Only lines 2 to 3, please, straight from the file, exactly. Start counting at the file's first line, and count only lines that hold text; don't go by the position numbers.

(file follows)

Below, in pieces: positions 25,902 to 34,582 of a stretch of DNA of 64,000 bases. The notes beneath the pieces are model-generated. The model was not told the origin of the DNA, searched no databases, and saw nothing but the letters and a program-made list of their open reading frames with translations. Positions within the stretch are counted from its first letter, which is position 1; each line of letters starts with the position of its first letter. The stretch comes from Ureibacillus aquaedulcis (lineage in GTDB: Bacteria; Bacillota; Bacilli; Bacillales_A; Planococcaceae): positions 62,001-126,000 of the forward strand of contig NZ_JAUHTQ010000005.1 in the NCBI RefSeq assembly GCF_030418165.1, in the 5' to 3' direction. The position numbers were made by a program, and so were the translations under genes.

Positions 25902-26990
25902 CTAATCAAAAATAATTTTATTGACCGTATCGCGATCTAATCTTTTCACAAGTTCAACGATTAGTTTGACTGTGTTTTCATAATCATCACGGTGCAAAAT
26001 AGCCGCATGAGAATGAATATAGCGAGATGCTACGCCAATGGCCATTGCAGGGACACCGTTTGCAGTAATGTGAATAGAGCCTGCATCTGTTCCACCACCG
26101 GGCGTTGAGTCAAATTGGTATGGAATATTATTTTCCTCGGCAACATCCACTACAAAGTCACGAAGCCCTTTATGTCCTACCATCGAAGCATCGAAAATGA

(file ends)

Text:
Positions 25902-26990
25902 CTAATCAAAAATAATTTTATTGACCGTATCGCGATCTAATCTTTTCACAAGTTCAACGATTAGTTTGACTGTGTTTTCATAATCATCACGGTGCAAAAT